and two additional Schrader valves located under the
high-pressure and low-pressure switches. Be sure that
caps on the ports are tight.
Unit is now ready for initial start-up.
Fig. 30 — Filter Installed on Outdoor-Air Hood
PRE-START-UP
WARNING: Failure to observe the following warnings could result in serious personal injury:
1. Follow recognized safety practices and wear protective goggles when checking or servicing refrigerant system.
2. Do not operate compressor or provide any electric
power to unit unless compressor terminal cover is
in place and secured.
3. Do not remove compressor terminal cover until all
electrical sources have been disconnected.
4. If refrigerant leak is suspected around compressor terminals, relieve all pressure from system
before touching or disturbing anything inside terminal box.
5. Never attempt to repair soldered connection while
refrigerant system is under pressure.
6. Do not use torch to remove any component. System contains oil and refrigerant under pressure.
To remove a component, wear protective goggles
and proceed as follows:
a. Shut off gas supply and then electrical power
to unit.
b. Reclaim refrigerant to relieve all pressure from
system using both high- and low-pressure ports.
c. Cut component-connecting tubing with tubing
cutter and remove component from unit.
d. Carefully unsweat remaining tubing stubs when
necessary. Oil can ignite when exposed to torch
flame.
START-UP
Proceed as follows to inspect and prepare the unit for initial
startup:
1. Remove all access panels.
2. Read and follow instructions on all WARNING, CAUTION, and INFORMATION labels attached to, or shipped
with, unit.
3. Make the following inspections:
a. Inspect for shipping and handling damages, such as
broken lines, loose parts, disconnected wires, etc.
b. Inspect for oil at all refrigerant tubing connections
and on unit base. Detecting oil generally indicates a
I. COMPRESSOR ROTATION
On 3-phase units it is important to be certain the scroll compressor is rotating in the proper direction. To determine whether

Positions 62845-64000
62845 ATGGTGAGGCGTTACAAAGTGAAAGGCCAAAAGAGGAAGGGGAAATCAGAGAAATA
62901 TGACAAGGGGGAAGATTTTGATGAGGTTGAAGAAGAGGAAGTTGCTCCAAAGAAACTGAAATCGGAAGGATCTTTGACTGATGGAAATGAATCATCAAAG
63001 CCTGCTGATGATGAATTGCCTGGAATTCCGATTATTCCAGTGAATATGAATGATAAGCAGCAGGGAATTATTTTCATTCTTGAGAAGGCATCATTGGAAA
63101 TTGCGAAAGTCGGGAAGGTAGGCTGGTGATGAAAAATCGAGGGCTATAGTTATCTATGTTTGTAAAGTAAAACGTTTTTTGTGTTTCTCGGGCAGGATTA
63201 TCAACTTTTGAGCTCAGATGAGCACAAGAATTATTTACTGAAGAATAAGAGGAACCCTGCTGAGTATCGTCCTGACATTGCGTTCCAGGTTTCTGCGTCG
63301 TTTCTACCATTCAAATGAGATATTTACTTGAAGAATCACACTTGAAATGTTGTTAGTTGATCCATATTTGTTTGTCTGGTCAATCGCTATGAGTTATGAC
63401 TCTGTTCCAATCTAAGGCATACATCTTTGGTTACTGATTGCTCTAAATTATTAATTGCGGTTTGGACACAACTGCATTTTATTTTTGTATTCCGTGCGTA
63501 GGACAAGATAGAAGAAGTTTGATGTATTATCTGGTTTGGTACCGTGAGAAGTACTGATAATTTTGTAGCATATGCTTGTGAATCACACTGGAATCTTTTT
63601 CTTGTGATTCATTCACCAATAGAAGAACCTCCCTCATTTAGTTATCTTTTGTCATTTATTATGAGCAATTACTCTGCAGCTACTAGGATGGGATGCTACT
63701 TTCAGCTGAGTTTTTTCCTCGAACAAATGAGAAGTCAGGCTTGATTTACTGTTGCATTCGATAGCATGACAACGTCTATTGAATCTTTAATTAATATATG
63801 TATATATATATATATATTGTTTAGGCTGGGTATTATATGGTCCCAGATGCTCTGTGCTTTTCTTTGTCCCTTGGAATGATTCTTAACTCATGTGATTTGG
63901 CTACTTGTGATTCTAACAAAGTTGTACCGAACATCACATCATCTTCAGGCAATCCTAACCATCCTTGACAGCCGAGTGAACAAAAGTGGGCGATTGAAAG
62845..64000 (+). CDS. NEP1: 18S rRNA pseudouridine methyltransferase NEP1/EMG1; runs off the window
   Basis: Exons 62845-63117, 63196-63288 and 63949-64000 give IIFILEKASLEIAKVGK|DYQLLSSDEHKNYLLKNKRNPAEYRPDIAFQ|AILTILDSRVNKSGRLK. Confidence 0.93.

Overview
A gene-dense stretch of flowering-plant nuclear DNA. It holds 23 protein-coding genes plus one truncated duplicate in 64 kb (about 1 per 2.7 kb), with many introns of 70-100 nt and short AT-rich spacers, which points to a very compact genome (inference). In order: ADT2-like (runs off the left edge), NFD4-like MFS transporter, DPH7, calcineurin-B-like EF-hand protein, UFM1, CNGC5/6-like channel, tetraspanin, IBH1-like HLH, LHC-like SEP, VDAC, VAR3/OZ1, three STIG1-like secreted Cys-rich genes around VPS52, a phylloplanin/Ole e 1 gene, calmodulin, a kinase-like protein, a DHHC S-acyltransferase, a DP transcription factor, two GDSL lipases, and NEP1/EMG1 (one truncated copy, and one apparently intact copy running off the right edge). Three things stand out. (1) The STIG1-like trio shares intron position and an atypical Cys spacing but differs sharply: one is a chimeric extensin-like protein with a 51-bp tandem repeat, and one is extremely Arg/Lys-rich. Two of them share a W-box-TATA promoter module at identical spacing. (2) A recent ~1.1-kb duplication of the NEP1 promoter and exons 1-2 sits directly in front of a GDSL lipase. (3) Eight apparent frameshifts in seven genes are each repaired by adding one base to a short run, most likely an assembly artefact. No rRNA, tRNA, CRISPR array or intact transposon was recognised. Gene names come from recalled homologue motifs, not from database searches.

or not compressor is rotating in the proper direction:
1. Connect service gages to suction and discharge pressure fittings.
2. Energize the compressor.
3. The suction pressure should drop and the discharge pressure should rise, as is normal on any start-up.
If the suction pressure does not drop and the discharge pressure does not rise to normal levels:
1. Note that the evaporator fan (006 and 007 only) is probably also rotating in the wrong direction.
2. Turn off power to the unit.
3. Reverse any 2 of the unit power leads.
4. Reapply power to the compressor.
The suction and discharge pressure levels should now move
to their normal start-up levels.
NOTE: When the compressor is rotating in the wrong direction, the unit will make an elevated level of noise and will
not provide cooling.
—17—
II. HEATING SECTION START-UP AND ADJUSTMENTS
CAUTION: Complete the required procedures given
in the Pre-Start-Up section on this page before starting
unit.
Do not jumper any safety devices when operating the unit.
Ensure that burner orifices are properly aligned. Unstable
operation may occur when the burner orifices in the manifold are misaligned.
Follow the lighting instructions on the heating section operation label (located inside the burner access door) to start the
heating section.
When lighting the unit for the first time, perform the following additional steps: If the gas supply pipe was not purged
before connecting the unit, it will be full of air. It is recommended that the ground joint union be loosened and the
supply line be allowed to purge until the odor of gas is detected. Never purge gas lines into a combustion chamber. Immediately upon detection of gas odor, retighten the union. Allow
5 minutes to elapse, then light unit in accordance with Checking Heating Control Operation section below.
A. Checking Heating Control Operation
Start and check the unit for proper heating control operation
as follows: (Also see unit lighting instructions located inside
the burner access panel.)
1. Turn on unit electrical supply and manual gas valve.
2. Set system switch selector at HEAT position and fan switch
at AUTO. or ON position. Set heating temperature
lever above room temperature.
3. The induced-draft motor will start immediately. The evaporator fan will have a 45-second delay before starting.
4. After a call for heating, the main burners should light
within 5 seconds. If the burner does not light, then there
is a 22-second delay before another 5-second try. If the
burner still does not light, the time delay is repeated. If
the burner does not light within 15 minutes, there is a
lockout. To reset the control, break the 24-v power to
W1.
5. The evaporator-fan motor will turn on 45 seconds after
burner ignition.
6. The evaporator-fan motor will turn off 45 seconds after
thermostat temperature is satisfied.
7. Adjust airflow to obtain a temperature rise within the
range specified on the unit nameplate.
NOTE: The default value for the evaporator-fan motor ON/
OFF delay is 45 seconds. The Integrated Gas Unit Controller
(IGC) modifies this value when abnormal limit switch cycles
occur. Based upon unit operating conditions, the ON delay